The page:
This week, the U.S. Department of Education announced two changes that will simplify an important but frequently overlooked part of the financial aid process, starting with the 2017-18 school year. As a result, low-income students who file a Free Application for Federal Student Aid (FAFSA) will face fewer barriers to receiving the aid they qualify for, and college financial aid offices will be able to spend more time helping students instead of chasing paper.
The financial application process doesn’t end when students submit the FAFSA, which is the gateway to federal grants, loans, and work-study as well as most state and college aid. Last year alone, 5.3 million students – one in four FAFSA applicants – were required to provide extra documentation to their colleges before they could receive federal student aid. This added step in the FAFSA process is called “verification,” and it mostly affects students with family incomes low enough to qualify for a need-based federal Pell Grant. Our 2010 study, After the FAFSA, found that that the complexity of the verification process unnecessarily prevents many low-income students from receiving aid they are otherwise eligible for. Even for those who get through all the paperwork, the added hurdles delay access to needed aid by weeks or even months into the school year.
The Department has now announced that it is eliminating certain burdensome verification requirements based on clear evidence that they are not worth the trouble for students, schools, or taxpayers.
One of the reasons the Department of Education currently flags students for verification is if the income reported on their FAFSA appears too low to support their household. These students must then document their sources of income and may have to explain how their family survives financially. A recent Boston Globe piece details just how difficult this process can be, and college financial aid administrators have reported tremendous and unnecessary costs to students and schools.
Starting in 2017-18, students will no longer be targeted for verification simply because their families are very poor. The Department of Education said it is eliminating this type of verification because evidence showed that “the burden on families […] far outweighed the benefits.” Nearly all students selected for this form of verification (95%) did not see changes to their Expected Family Contribution (EFC), which is used to determine federal aid amounts.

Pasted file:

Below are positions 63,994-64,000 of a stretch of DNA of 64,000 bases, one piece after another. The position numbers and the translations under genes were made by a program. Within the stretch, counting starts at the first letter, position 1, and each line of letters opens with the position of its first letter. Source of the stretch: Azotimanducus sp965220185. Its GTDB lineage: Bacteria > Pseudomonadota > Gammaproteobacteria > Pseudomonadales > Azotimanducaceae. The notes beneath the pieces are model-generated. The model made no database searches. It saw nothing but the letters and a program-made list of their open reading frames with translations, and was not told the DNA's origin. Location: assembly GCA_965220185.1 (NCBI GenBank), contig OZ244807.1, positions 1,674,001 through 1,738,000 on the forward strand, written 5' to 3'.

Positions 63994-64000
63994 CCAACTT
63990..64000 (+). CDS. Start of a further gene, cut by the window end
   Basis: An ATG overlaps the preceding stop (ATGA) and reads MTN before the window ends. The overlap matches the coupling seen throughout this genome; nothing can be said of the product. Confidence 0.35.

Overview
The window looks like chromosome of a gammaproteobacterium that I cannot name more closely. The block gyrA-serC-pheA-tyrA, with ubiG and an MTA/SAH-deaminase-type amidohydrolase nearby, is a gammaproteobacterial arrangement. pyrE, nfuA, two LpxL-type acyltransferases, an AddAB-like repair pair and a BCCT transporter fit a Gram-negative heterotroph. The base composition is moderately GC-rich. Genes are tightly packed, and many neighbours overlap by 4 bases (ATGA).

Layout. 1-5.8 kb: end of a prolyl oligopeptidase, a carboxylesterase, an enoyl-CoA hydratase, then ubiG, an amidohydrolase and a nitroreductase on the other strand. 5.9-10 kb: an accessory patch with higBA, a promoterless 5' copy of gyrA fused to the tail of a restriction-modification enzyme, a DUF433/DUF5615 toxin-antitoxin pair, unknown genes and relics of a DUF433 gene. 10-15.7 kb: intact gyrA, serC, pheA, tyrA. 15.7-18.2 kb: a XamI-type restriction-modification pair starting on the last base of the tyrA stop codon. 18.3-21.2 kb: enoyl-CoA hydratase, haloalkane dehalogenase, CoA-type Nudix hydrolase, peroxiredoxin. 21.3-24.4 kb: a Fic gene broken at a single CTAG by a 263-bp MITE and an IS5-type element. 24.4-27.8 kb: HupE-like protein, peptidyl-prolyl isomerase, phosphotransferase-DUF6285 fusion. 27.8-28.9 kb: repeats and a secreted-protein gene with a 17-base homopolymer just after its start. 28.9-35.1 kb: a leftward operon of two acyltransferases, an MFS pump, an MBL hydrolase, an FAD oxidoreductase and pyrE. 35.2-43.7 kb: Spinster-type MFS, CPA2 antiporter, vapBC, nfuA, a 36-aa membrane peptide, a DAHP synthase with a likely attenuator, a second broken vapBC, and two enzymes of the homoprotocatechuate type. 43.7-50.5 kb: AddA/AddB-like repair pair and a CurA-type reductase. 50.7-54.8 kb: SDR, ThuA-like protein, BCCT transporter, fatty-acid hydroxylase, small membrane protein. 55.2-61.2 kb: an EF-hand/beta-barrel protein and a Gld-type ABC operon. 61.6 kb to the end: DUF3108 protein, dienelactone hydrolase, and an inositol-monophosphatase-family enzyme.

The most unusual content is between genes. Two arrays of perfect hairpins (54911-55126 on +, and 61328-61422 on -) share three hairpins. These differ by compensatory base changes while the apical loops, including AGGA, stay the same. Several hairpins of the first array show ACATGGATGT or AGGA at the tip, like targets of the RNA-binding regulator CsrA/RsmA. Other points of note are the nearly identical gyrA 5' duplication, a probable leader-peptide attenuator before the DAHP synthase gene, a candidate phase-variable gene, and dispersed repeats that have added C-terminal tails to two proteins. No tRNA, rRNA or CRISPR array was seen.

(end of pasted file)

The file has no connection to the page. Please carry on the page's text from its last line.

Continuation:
In addition, students who are flagged for verification for other reasons will no longer have to provide extra paperwork if someone in their family received SNAP benefits (formerly called food stamps) or if they made child support payments. The Department of Education found that verifying those pieces of information did not make students more or less eligible for aid.
We applaud the Department of Education for removing these unnecessary verification requirements, which made the aid application process more complicated for the neediest students. This is an important step, but more still needs to be done to ensure that the FAFSA verification process protects the integrity of the federal student aid program without unduly denying or delaying access to aid that eligible low-income students need to succeed.
This Administration has already dramatically simplified the initial FAFSA filing process for millions of students and families, making it possible for them electronically transfer their tax information into the FAFSA and apply for aid when they typically apply to colleges, as TICAS and many others have urged. We look forward to working with Congress and the Department of Education to further simplify the aid application process from beginning to end for students and schools, both by eliminating unnecessary questions on the form and by further reducing unnecessary verification and paperwork.